Anne: Well, I think it’s that sometimes one can get so overwhelmed with these worries that you forget about yourself.
Iain: What I am getting at is, you see yourself as separate from your worries, is that correct?
Anne: Yes, I think 1’s do have that ability to be fair and, to look at things in proportion and when they are with other people with competing demands they can keep that all quite balanced and that will be the same with ourselves, that we can stand back and realize that there’s all this concern, that I have got this feeling that I have all this on my shoulders… sorry that probably sounds a bit confusing.
Iain: No, I’m interested, when you stand back, what do you see about yourself?
Anne: Well, I think standing back is just being able to say “I’m me” and “I don’t need to be right and perfect”. Unfortunately a number 1 can slip into a feeling that we have to be right to be me but, the idea is to accept that I don’t need to be right all the time.
Iain: So you see that you don’t have to be driven by this conditioning all the time?
Anne: Absolutely, yes and that was the benefit for me when I learned about the enneagram. Going back to what you were saying, your personality developing at a very young age, you can then just be driven by these motives, or reasons for behaving in a particular way and that can just take over the way you grow up, or relate to other people. So for example I can remember as a very young child, people teasing me and saying your nose is painted white because you think you are always right. I was a very young age but I have kept that going in my mind. I think they were just friends, it’s quite an early memory, I think I was only about 5 or 6.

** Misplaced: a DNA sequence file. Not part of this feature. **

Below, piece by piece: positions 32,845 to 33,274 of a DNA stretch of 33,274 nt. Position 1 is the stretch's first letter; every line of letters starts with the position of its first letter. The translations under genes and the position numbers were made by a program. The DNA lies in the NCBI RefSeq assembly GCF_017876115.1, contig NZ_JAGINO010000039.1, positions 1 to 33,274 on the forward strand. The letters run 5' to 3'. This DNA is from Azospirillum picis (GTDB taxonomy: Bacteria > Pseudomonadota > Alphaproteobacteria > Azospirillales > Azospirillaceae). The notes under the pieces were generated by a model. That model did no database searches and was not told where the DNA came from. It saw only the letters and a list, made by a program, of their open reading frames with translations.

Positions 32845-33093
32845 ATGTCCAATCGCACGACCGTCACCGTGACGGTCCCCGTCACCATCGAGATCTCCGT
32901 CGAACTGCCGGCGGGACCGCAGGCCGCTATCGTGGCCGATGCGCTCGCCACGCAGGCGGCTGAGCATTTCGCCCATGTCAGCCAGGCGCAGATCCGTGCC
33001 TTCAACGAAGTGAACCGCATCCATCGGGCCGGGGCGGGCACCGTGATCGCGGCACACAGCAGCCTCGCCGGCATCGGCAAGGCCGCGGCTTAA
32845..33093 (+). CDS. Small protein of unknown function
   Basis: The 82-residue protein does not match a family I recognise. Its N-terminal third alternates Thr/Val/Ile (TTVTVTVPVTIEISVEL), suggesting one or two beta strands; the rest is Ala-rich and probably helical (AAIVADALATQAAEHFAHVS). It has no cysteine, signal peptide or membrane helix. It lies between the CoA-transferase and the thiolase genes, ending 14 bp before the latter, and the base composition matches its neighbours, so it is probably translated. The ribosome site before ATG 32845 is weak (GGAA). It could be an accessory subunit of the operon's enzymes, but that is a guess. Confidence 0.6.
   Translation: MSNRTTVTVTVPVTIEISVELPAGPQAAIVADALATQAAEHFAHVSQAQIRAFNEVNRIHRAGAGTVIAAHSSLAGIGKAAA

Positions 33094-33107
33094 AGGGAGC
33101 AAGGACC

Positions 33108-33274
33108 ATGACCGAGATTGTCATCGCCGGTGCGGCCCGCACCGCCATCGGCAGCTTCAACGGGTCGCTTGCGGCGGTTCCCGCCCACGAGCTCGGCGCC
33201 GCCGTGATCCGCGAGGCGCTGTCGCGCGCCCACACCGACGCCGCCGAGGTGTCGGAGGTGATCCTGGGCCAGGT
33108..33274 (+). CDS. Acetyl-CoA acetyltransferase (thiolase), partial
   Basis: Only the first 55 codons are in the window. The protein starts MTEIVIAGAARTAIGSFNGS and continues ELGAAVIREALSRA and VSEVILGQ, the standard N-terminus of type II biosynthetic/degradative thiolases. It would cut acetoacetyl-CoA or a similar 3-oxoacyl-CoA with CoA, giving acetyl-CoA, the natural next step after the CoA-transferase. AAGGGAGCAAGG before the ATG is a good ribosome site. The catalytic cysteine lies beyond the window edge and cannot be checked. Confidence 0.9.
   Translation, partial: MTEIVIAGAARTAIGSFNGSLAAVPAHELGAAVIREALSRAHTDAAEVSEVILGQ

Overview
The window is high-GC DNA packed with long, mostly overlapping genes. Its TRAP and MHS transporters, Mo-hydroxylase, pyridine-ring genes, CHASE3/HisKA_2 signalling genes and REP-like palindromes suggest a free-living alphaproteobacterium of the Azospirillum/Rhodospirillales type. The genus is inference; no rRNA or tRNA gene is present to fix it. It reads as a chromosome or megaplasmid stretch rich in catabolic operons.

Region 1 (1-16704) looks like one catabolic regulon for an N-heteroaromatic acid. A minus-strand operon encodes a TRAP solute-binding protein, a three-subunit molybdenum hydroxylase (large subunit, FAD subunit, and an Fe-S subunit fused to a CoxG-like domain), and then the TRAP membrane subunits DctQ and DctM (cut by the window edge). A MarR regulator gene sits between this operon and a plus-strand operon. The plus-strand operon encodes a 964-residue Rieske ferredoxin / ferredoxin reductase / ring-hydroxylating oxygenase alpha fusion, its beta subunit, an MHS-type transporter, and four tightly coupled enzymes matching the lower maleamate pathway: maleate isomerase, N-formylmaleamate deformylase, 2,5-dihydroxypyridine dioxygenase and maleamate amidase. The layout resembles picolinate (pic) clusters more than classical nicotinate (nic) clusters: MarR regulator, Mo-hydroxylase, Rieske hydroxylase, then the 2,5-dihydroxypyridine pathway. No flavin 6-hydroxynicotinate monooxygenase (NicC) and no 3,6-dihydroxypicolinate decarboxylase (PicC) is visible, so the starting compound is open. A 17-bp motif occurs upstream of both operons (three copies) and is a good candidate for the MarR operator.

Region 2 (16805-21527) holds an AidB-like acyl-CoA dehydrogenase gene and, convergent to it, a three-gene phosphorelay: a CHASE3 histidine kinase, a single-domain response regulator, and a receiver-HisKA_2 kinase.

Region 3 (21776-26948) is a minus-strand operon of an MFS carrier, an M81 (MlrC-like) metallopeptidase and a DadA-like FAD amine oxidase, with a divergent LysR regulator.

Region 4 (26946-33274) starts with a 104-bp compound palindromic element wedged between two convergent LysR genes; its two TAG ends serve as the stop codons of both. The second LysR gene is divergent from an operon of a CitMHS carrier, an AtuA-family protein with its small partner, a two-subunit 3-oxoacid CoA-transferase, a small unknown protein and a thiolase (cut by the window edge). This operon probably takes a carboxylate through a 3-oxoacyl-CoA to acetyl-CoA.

Iain: I have got a few books that I will show at the end, but one of them here, The Wisdom of the Enneagram, this has a list of examples of some of the people in various types and I wrote down some of the type 1’s. I am going to read these people out as it’s interesting partly for people watching who know of these people. Let’s see what you guys feel in terms of a connection with them or, how you see these people. There’s Gandhi, now Gandhi was a very good person but it seems he was a perfectionist, he knew what he wanted and he went for it. What’s your feeling when I say that Gandhi was a type 1?